(SCIENCE) [state, behaviour] → transitoire

transient

adj
lifekurz; grief, joy, pleasurekurzlebig, vergänglich, vorübergehend; interestkurzlebig, flüchtig, vorübergehend; the transient nature of somethingdie Kurzlebigkeit von etw
(US) transient populationnichtansässiger or nicht ansässiger Teil der Bevölkerung eines Ortes
n (US) → Durchreisende(r) mf

transient

[ˈtrænzɪənt] adjtransitorio/a, fugace

transient

adj transitorio, pasajero
References in classic literature ?
He tried to dispel these thoughts, he tried to persuade himself that he was not living for this transient life, but for the life of eternity, and that there was peace and love in his heart.
Colour, if Tradition speaks the truth, once for the space of half a dozen centuries or more, threw a transient splendour over the lives of our ancestors in the remotest ages.
Ogg's, which shows its aged, fluted red roofs and the broad gables of its wharves between the low wooded hill and the river-brink, tingeing the water with a soft purple hue under the transient glance of this February sun.
It may have been a flash of honesty in him; or mere prudential policy which, under the circumstance, imperiously forbade the slightest symptom of open disaffection, however transient, in the important chief officer of his ship.
There are passions, transient, fleeting, Loves in hostelries declar'd, Sunrise loves, with sunset ended, When the guest hath gone his way.
When they perceived in him signs of exhaustion, and he could no longer be provoked to make battle, they would dismount from their horses, approach him in the rear, and seizing him by the tail, jerk him from side to side, and drag him backward; until the frantic animal, gathering fresh strength from fury, would break from them, and rush, with flashing eyes and a hoarse bellowing, upon any enemy in sight; but in a little while, his transient excitement at an end, would pitch headlong on the ground, and expire.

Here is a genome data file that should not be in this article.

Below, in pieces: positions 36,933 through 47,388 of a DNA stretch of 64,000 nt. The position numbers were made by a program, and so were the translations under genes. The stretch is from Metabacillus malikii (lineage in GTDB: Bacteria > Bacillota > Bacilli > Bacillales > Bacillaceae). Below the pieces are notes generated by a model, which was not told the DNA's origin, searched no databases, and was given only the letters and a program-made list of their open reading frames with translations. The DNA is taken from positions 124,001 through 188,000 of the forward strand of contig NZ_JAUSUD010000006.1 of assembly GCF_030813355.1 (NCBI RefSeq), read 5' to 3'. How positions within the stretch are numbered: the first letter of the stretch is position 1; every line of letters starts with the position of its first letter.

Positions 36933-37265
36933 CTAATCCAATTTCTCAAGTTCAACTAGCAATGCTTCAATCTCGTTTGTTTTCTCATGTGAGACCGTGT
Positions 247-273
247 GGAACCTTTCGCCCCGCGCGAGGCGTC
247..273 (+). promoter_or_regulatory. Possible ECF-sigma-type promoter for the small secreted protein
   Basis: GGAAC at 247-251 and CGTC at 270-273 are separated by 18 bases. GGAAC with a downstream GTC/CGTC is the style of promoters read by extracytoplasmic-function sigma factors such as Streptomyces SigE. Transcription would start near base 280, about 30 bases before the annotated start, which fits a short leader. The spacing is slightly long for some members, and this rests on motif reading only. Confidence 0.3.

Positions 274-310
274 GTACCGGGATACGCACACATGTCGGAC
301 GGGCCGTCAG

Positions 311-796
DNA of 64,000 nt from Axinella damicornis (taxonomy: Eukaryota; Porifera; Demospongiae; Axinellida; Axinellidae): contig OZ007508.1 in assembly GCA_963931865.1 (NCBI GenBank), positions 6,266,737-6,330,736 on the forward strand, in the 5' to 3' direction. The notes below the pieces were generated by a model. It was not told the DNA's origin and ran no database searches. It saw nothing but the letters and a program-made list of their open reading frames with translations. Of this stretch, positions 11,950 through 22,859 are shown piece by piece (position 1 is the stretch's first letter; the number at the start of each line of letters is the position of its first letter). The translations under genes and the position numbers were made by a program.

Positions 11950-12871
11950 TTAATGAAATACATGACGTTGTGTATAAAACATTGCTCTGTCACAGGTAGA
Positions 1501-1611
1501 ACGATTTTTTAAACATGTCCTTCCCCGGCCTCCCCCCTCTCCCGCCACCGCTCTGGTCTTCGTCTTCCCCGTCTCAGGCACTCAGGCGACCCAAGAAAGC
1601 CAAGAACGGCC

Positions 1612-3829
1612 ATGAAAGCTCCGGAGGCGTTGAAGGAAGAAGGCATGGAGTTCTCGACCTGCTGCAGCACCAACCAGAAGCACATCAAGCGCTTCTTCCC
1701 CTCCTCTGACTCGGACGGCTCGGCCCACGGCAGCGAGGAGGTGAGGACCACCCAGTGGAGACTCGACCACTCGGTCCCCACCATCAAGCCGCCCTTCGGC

Prudence, indeed, will dictate that Governments long established should not be changed for light and transient causes; and accordingly all experience hath shown, that mankind are more disposed to suffer, while evils are sufferable, than to right themselves by abolishing the forms to which they are accustomed.
But so far was she from being, in the words of Robert South, "in love with her own ruin," that the illusion was transient as lightning; cold reason came back to mock her spasmodic weakness; the ghastliness of her momentary pride would convict her, and recall her to reserved listlessness again.
When he listened to, or himself took part in, trivial conversations, when he read or heard of human baseness or folly, he was not horrified as formerly, and did not ask himself why men struggled so about these things when all is so transient and incomprehensible- but he remembered her as he had last seen her, and all his doubts vanished- not because she had answered the questions that had haunted him, but because his conception of her transferred him instantly to another, a brighter, realm of spiritual activity in which no one could be justified or guilty- a realm of beauty and love which it was worth living for.
Instead of making casual voyages, in transient ships, they established regular trading houses in the high latitudes, along the northwest coast of America, and upon the chain of the Aleutian Islands between Kamtschatka and the promontory of Alaska.
The transient fears of the company were now forgotten in their strong curiosity, and all faces were turned towards Silas, when the landlord, having seated himself again, said--
I was, however, obliged by circumstances to proceed on my journey, without leisure to take more than a transient view of Coningsburgh.